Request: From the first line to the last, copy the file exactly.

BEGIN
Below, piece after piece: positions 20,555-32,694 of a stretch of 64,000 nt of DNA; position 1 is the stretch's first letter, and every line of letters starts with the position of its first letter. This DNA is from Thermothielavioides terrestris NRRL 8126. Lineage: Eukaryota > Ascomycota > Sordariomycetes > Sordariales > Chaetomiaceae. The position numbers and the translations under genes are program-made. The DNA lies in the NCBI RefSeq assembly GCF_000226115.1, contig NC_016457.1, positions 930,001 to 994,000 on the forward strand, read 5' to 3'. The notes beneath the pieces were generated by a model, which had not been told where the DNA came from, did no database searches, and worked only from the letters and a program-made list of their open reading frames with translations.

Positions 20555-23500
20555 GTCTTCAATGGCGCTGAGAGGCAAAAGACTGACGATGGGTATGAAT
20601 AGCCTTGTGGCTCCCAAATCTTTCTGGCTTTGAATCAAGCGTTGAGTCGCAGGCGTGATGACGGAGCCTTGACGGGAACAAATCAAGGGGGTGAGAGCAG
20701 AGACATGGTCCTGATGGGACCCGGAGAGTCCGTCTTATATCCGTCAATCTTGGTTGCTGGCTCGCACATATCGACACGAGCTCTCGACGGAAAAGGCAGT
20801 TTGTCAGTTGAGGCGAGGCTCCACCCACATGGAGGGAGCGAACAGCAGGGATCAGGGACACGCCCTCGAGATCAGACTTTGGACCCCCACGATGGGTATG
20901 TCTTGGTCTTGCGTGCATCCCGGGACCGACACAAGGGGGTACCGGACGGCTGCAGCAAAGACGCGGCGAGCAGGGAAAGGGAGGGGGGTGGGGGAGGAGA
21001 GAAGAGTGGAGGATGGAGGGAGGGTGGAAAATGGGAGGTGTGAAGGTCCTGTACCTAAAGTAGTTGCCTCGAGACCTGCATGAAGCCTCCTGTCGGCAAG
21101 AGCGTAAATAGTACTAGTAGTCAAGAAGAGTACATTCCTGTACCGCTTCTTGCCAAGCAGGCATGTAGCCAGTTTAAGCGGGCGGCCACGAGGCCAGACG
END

Below, piece after piece: positions 20,555-32,694 of a stretch of 64,000 nt of DNA; position 1 is the stretch's first letter, and every line of letters starts with the position of its first letter. This DNA is from Thermothielavioides terrestris NRRL 8126. Lineage: Eukaryota > Ascomycota > Sordariomycetes > Sordariales > Chaetomiaceae. The position numbers and the translations under genes are program-made. The DNA lies in the NCBI RefSeq assembly GCF_000226115.1, contig NC_016457.1, positions 930,001 to 994,000 on the forward strand, read 5' to 3'. The notes beneath the pieces were generated by a model, which had not been told where the DNA came from, did no database searches, and worked only from the letters and a program-made list of their open reading frames with translations.

Positions 20555-23500
20555 GTCTTCAATGGCGCTGAGAGGCAAAAGACTGACGATGGGTATGAAT
20601 AGCCTTGTGGCTCCCAAATCTTTCTGGCTTTGAATCAAGCGTTGAGTCGCAGGCGTGATGACGGAGCCTTGACGGGAACAAATCAAGGGGGTGAGAGCAG
20701 AGACATGGTCCTGATGGGACCCGGAGAGTCCGTCTTATATCCGTCAATCTTGGTTGCTGGCTCGCACATATCGACACGAGCTCTCGACGGAAAAGGCAGT
20801 TTGTCAGTTGAGGCGAGGCTCCACCCACATGGAGGGAGCGAACAGCAGGGATCAGGGACACGCCCTCGAGATCAGACTTTGGACCCCCACGATGGGTATG
20901 TCTTGGTCTTGCGTGCATCCCGGGACCGACACAAGGGGGTACCGGACGGCTGCAGCAAAGACGCGGCGAGCAGGGAAAGGGAGGGGGGTGGGGGAGGAGA
21001 GAAGAGTGGAGGATGGAGGGAGGGTGGAAAATGGGAGGTGTGAAGGTCCTGTACCTAAAGTAGTTGCCTCGAGACCTGCATGAAGCCTCCTGTCGGCAAG
21101 AGCGTAAATAGTACTAGTAGTCAAGAAGAGTACATTCCTGTACCGCTTCTTGCCAAGCAGGCATGTAGCCAGTTTAAGCGGGCGGCCACGAGGCCAGACG